4. Do NOT Bang the Ice on Your Car’s Windshield

Do NOT use a hammer or other hard object to bang away at the ice on your windshield, hoping to get to work on time. Just ask one of our neighbors. They have permanent air conditioning in their car now.

5. Use an Off-Grid Heat Source During Bad Winter Weather

During the day when you do have power, you can bake a lot to help keep the house warm if your house was not made for winter temps. But when there’s no power, how do you keep yourselves warm? If you have a fireplace, it can be helpful, but in a lot of suburban tract-housing, the fireplaces were built for show, not for actually USING, so they aren’t always effective ways to heat a room.

There are propane and kerosene heaters that can be used to heat smaller spaces to help keep you going. Invest in one. It might actually come in handy! I only wish we had already.

6. Use Affordable Hand Warmers During Winter Weather

Yeah, I thought only people sitting in football stands used them. But let me tell you, they really work! So go invest! Some online friends suggested that we use these like hot water bottles…turn them on and throw them into the bed with you to help keep your beds warm overnight (just don’t sleep right on top of them).

They also work well in your coat pockets if you’re at the football field in sub-freezing weather watching the high school playoffs.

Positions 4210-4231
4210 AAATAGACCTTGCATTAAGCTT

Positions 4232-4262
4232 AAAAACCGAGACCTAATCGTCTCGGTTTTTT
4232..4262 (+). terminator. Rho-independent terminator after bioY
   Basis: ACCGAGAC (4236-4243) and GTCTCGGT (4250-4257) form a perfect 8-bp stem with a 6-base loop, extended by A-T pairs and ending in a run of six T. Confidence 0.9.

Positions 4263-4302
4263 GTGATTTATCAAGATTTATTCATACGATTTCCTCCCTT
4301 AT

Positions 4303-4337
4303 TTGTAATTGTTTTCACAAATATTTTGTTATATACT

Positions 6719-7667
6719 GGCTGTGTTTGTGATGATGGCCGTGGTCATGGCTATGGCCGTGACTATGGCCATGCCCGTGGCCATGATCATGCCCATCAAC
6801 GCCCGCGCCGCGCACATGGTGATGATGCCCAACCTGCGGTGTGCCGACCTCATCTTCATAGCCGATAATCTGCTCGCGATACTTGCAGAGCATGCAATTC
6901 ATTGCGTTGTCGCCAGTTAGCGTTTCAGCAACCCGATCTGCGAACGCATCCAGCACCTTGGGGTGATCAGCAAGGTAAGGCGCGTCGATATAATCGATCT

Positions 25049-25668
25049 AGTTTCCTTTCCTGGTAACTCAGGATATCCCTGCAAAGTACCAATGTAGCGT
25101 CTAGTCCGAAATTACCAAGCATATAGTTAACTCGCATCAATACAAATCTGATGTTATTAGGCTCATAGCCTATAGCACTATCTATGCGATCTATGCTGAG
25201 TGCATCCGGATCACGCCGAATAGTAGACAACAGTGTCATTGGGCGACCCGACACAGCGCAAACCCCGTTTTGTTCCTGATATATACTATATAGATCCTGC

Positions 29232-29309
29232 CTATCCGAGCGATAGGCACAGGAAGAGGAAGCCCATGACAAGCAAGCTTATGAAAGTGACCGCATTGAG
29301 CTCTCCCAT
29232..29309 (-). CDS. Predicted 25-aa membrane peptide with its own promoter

8 Lessons Learned from a Long Winter’s Night | Mom with a Prep

7. Shut the Doors to Non-Essential Rooms

We’ve learned this from a relative’s house – if you keep the doors shut, the warm air can’t circulate well, and rooms tend to get colder if they are closed off from everyone else. However, if you don’t need that room, shutting doors can help keep the warmth where you need it most (you can even shut the vents in those rooms to help redirect that heat).

8. Do NOT Trim your Trees During Winter Weather

The weight of ice on trees can really drag them down. Even more so when the leaves haven’t fallen off the tree, yet. Limbs were created to be flexible, thus trees hanging low to the ground on an icy day is normal.

The blowback effect from trimming a tree that doesn’t need it can be harmful to you, and to your property. If your house is in danger of a cracking limb that is about to fall, you might want to see if you can get some help to limb it up before trying to tackle it, but don’t wait until this moment to try to clear your limbs and branches from above your car or from the house line.

You may cause more damage than you are trying to protect from. Again, ask the neighbor who was out trimming ice-laden branches and how has a sizable dent in their car from that said bounce-back effect. His car was fine before. And no, this isn’t the same neighbor who tried to use a hammer to get the ice off the car.

(This is also a great time to talk to you about what kinds of trees you plant. I get that you want to plant fast-growing trees to bring shade and value to your house. However, those fast-growing trees tend to be the weakest in terms of weather events – fastest to fall during high winds or winter weather. Really consider being a little more patient and pick trees that are safe.)